View from above of the Bank of England. The central bank of the UK manages the sterling currency and regulates financial transactions. Banker to Central Banks.
Early last month, Andy Haldane, Chief Economist at the Bank of England, blamed “irrational behavior” for the failure of the BoE’s recent forecasting models. The failure to spot this irrationality had led policymakers to forecast that the British economy would slow in the wake of last June’s Brexit referendum. Instead, British consumers have been on a heedless spending spree since the vote to leave the European Union; and, no less illogically, construction, manufacturing, and services have recovered.
Haldane offers no explanation for this burst of irrational behavior. Nor can he: to him, irrationality simply means behavior that is inconsistent with the forecasts derived from the BoE’s model.
It’s not just Haldane or the BoE. What mainstream economists mean by rational behavior is not what you or I mean. In ordinary language, rational behavior is that which is reasonable under the circumstances. But in the rarefied world of neoclassical forecasting models, it means that people, equipped with detailed knowledge of themselves, their surroundings, and the future they face, act optimally to achieve their goals. That is, to act rationally is to act in a manner consistent with economists’ models of rational behavior. Faced with contrary behavior, the economist reacts like the tailor who blames the customer for not fitting their newly tailored suit.
Yet the curious fact is that forecasts based on wildly unrealistic premises and assumptions may be perfectly serviceable in many situations. The reason is that most people are creatures of habit. Because their preferences and circumstances don’t in fact shift from day to day, and because they do try to get the best bargain when they shop around, their behavior will exhibit a high degree of regularity. This makes it predictable. You don’t need much economics to know that if the price of your preferred brand of toothpaste goes up, you are more likely to switch to a cheaper brand.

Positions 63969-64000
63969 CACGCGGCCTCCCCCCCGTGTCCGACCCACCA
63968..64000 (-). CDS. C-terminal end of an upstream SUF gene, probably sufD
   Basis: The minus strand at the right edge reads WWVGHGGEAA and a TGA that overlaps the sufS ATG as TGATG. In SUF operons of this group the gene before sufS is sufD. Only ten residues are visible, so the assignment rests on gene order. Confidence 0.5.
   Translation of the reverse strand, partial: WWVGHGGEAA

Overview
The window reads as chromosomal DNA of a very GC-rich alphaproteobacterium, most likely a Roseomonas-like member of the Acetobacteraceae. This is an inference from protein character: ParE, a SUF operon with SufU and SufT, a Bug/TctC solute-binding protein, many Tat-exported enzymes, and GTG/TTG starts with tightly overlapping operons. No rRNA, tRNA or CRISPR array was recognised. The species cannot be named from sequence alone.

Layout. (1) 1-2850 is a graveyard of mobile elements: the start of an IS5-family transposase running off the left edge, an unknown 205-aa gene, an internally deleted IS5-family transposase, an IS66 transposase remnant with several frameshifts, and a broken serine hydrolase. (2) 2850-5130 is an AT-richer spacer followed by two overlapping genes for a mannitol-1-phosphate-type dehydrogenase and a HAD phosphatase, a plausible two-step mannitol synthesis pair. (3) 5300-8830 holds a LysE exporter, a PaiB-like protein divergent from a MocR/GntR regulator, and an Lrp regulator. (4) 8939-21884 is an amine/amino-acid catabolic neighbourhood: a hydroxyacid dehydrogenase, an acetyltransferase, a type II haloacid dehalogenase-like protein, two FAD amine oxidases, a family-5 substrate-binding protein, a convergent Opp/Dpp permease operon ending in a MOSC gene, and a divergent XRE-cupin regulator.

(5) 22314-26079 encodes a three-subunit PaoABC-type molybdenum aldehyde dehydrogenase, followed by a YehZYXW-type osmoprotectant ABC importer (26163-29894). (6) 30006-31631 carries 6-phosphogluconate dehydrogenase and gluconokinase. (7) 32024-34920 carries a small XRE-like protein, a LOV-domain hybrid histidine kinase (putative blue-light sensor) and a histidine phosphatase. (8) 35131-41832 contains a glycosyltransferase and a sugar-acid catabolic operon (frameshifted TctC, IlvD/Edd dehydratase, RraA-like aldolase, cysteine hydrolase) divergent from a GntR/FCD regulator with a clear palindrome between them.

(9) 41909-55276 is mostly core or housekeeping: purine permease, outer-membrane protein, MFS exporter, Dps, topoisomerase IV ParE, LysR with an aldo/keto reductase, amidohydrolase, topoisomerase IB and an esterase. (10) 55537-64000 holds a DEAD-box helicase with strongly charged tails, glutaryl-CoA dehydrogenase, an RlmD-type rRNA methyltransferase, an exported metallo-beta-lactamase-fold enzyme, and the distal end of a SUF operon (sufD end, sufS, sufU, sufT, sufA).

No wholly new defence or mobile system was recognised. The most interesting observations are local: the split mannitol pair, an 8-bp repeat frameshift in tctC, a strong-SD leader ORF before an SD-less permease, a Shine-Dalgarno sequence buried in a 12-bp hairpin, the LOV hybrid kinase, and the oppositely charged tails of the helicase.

Central banks’ forecasting models essentially use the same logic. For example, the BoE (correctly) predicted a fall in the sterling exchange rate following the Brexit vote. This would cause prices to rise – and therefore consumer spending to slow. Haldane still believes this will happen; the BoE’s mistake was more a matter of “timing” than of logic.
This is equivalent to saying that the Brexit vote changed nothing fundamental. People would go on behaving exactly as the model assumed, only with a different set of prices. But any prediction based on recurring patterns of behavior will fail when something genuinely new happens.
Non-routine change causes behavior to become non-routine. But non-routine does not mean irrational. It means, in economics-speak, that the parameters have shifted. The assurance that tomorrow will be much like today has vanished. Our models of quantifiable risk fail when faced with radical uncertainty.
The BoE conceded that Brexit would create a period of uncertainty, which would be bad for business. But the new situation created by Brexit was actually very different from what policymakers, their ears attuned almost entirely to the City of London, expected. Instead of feeling worse off (as “rationally” they should), most “Leave” voters believe they will be better off.